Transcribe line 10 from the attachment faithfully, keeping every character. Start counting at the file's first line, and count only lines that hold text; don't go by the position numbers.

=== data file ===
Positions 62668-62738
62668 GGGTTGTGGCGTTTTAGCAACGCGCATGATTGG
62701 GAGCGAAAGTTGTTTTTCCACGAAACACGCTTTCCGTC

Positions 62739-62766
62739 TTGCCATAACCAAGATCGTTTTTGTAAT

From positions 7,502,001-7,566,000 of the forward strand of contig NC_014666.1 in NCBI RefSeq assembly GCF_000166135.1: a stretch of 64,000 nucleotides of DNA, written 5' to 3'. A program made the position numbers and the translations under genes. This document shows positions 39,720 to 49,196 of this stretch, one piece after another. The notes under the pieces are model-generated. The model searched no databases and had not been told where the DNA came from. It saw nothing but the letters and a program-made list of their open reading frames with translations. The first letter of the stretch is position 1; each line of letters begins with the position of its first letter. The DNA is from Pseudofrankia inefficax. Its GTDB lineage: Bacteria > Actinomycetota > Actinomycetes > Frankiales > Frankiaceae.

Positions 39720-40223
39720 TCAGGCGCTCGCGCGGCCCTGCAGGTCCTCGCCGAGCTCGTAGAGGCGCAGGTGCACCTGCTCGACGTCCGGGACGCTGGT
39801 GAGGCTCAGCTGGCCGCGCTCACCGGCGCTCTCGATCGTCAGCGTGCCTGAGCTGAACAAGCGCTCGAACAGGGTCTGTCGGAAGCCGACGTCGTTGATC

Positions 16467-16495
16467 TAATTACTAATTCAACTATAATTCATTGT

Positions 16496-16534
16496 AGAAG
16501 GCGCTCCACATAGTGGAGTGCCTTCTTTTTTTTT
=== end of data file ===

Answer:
Positions 16467-16495